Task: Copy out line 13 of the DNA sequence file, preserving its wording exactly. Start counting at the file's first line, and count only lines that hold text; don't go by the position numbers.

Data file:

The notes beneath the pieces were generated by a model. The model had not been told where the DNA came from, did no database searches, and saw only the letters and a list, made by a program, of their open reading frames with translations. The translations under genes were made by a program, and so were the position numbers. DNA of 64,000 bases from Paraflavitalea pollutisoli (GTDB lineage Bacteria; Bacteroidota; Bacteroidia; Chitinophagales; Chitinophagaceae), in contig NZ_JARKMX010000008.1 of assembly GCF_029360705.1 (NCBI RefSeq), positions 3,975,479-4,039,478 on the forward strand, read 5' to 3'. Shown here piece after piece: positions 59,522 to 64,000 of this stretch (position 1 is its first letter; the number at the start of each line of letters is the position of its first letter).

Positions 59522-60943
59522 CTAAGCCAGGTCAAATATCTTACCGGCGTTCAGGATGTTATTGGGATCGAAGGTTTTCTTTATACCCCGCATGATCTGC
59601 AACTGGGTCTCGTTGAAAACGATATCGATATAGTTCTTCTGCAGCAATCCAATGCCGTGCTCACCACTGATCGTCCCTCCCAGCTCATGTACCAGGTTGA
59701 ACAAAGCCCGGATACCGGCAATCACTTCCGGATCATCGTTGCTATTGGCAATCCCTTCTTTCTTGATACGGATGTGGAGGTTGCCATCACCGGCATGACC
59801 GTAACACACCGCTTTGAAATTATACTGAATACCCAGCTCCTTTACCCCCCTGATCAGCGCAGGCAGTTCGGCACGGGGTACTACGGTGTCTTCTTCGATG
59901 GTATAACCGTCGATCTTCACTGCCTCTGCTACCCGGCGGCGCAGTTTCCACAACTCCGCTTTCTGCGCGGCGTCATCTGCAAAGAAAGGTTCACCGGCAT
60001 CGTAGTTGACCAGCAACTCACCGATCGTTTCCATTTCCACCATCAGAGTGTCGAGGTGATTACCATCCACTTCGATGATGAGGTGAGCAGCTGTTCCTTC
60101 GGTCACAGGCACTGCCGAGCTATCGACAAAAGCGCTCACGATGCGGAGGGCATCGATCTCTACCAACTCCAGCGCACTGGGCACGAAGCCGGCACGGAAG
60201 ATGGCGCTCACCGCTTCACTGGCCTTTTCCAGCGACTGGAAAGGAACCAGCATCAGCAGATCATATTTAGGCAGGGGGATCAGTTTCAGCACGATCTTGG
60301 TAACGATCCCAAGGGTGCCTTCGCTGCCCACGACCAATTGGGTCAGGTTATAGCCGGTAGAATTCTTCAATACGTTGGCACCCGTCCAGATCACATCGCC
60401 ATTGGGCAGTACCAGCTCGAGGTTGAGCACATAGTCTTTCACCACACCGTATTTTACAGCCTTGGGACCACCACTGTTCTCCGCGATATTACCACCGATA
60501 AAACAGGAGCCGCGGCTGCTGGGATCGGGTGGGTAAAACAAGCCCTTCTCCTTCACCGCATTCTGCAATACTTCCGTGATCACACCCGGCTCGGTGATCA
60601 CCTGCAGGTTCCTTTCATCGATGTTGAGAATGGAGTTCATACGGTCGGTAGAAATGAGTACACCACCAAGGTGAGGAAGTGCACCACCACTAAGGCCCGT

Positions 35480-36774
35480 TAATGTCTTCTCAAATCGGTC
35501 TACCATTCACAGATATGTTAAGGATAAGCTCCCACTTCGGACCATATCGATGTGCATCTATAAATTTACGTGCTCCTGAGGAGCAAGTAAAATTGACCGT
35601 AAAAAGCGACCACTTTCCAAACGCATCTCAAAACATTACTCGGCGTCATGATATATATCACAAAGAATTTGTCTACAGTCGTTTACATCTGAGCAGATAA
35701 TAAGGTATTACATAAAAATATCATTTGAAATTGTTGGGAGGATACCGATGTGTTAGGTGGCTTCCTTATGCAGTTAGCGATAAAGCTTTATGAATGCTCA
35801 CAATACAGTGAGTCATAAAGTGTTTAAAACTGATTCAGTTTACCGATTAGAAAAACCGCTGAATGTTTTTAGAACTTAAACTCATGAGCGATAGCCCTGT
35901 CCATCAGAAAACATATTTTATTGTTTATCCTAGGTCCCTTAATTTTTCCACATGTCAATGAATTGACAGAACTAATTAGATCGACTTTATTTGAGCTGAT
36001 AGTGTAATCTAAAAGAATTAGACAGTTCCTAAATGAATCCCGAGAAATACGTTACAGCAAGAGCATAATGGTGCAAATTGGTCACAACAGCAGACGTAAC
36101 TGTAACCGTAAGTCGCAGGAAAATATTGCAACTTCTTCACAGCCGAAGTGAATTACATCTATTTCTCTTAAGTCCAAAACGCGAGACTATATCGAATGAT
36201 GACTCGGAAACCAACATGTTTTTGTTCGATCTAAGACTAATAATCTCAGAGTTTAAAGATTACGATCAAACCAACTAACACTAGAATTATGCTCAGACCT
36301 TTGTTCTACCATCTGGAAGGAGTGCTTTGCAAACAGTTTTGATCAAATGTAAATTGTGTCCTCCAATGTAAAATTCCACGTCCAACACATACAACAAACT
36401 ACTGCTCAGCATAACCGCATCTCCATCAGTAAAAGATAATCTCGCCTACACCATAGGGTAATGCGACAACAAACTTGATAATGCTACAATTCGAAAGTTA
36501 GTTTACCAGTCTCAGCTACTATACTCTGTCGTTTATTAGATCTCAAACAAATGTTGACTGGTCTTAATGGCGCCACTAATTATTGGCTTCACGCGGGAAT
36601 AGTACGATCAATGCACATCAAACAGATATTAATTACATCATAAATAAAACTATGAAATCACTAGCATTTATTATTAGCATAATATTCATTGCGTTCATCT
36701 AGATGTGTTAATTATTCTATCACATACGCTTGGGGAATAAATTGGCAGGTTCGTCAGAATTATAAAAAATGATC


60501 AAACAGGAGCCGCGGCTGCTGGGATCGGGTGGGTAAAACAAGCCCTTCTCCTTCACCGCATTCTGCAATACTTCCGTGATCACACCCGGCTCGGTGATCA